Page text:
Women Struggle to Achieve Pay Equality at Firms
More than half of female accountants feel their gender holds them back at work, affecting their salary and promotional prospects. In comparison, just 12% of men feel their gender is a disadvantage, according to research by recruiter Marks Sattin.
According to the ONS Annual Survey of hours and earnings, female accountants earned an average salary of £32,080 last year, while men received £38,500, meaning women were paid on average 81% of the male average salary. In 2010, female accountants were paid £32,120, which represents just over three quarters (77%) of the average salary of £41,700 paid to men.
However, at the Big Four firms men continue to dominant the top jobs. Less than 14% of the European and UK boards of the Big Four are made up of women.
The findings indicate that a number of the major accountancy employers may struggle to meet Lord Davies’ recommendation that at least 25% of board positions in the FTSE 350 should be occupied by women by 2015. The CBI has reported 14.5% of board positions in the FTSE 100 are currently held by women, well short of Lord Davies’ voluntary target.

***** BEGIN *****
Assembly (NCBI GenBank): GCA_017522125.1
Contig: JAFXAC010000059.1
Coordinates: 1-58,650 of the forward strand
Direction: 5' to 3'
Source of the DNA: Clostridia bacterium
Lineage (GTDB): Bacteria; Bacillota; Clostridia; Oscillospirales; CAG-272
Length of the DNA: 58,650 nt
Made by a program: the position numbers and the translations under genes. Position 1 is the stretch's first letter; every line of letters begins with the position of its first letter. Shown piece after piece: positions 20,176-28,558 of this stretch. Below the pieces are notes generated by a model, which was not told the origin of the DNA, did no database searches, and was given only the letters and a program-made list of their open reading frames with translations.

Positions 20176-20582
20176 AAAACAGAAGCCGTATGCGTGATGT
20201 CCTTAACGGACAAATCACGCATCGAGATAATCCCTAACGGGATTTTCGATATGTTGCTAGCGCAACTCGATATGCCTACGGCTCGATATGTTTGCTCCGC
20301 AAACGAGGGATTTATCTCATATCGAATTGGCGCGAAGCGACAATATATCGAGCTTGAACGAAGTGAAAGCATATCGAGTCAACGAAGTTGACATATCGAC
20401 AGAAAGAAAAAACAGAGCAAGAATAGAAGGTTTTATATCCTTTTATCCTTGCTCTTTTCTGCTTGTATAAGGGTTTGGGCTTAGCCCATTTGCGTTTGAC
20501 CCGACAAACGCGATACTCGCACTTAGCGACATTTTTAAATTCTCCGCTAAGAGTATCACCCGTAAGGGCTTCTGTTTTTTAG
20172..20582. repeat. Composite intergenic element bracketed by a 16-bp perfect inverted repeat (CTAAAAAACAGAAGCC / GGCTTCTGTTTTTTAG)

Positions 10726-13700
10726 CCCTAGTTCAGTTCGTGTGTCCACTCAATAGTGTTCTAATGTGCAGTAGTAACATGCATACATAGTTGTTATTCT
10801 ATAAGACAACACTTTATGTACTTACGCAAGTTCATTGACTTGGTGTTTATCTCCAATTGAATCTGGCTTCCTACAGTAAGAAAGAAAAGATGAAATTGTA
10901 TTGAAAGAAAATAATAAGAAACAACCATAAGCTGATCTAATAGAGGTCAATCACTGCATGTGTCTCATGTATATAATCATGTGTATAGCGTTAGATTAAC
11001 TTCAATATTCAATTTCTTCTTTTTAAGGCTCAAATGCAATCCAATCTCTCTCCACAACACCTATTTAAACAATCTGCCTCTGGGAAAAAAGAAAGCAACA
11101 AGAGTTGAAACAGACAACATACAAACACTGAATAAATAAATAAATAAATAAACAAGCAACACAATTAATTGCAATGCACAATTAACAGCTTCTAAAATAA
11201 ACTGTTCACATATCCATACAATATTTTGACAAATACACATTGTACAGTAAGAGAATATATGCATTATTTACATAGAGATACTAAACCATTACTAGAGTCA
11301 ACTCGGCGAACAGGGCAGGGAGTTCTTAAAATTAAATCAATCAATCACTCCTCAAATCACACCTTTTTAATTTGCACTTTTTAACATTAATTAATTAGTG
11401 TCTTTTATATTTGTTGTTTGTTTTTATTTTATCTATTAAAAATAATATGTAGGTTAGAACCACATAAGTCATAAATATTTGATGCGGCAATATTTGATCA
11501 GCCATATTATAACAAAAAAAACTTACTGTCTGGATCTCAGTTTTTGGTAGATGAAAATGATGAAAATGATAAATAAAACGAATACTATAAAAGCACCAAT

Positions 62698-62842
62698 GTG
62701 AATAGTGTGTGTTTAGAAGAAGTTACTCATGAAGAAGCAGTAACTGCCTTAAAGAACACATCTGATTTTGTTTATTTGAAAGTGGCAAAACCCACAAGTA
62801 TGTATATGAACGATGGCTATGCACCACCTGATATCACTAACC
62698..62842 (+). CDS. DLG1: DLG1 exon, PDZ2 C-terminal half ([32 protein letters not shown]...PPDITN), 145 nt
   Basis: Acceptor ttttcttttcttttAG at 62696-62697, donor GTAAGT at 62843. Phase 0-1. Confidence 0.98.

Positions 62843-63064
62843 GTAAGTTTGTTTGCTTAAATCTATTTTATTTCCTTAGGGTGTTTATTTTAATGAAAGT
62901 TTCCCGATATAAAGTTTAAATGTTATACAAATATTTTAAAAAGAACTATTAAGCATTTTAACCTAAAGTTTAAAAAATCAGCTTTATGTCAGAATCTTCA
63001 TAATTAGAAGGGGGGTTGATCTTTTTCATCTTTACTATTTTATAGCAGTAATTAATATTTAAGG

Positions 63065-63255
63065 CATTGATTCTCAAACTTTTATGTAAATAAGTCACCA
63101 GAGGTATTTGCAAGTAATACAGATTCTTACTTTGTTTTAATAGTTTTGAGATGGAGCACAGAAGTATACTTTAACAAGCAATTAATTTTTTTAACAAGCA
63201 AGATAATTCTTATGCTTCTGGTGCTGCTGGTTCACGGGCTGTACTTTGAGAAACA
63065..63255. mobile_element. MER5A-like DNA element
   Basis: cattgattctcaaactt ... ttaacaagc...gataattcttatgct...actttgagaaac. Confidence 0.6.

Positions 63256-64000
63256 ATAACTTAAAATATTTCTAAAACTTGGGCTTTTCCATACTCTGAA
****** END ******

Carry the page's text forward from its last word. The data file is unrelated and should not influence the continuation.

Dave Way, managing director of Marks Sattin said: ‘True gender equality can’t be achieved through pay parity alone. While employers in the accountancy industry are bringing in roughly equal numbers of men and women at graduate level, only a very small proportion of women seem to be able to reach the top.
‘One of the biggest drivers of the conspicuous absence of women in top positions is a sense of disenfranchisement among female employees from the tops of companies.
'The fact that so many more women than men consider themselves at a disadvantage in terms of career development is testament to this. It’s essential that women actively push themselves forward for senior roles and don’t allow the historical precedent to determine the future composition of board rooms.’
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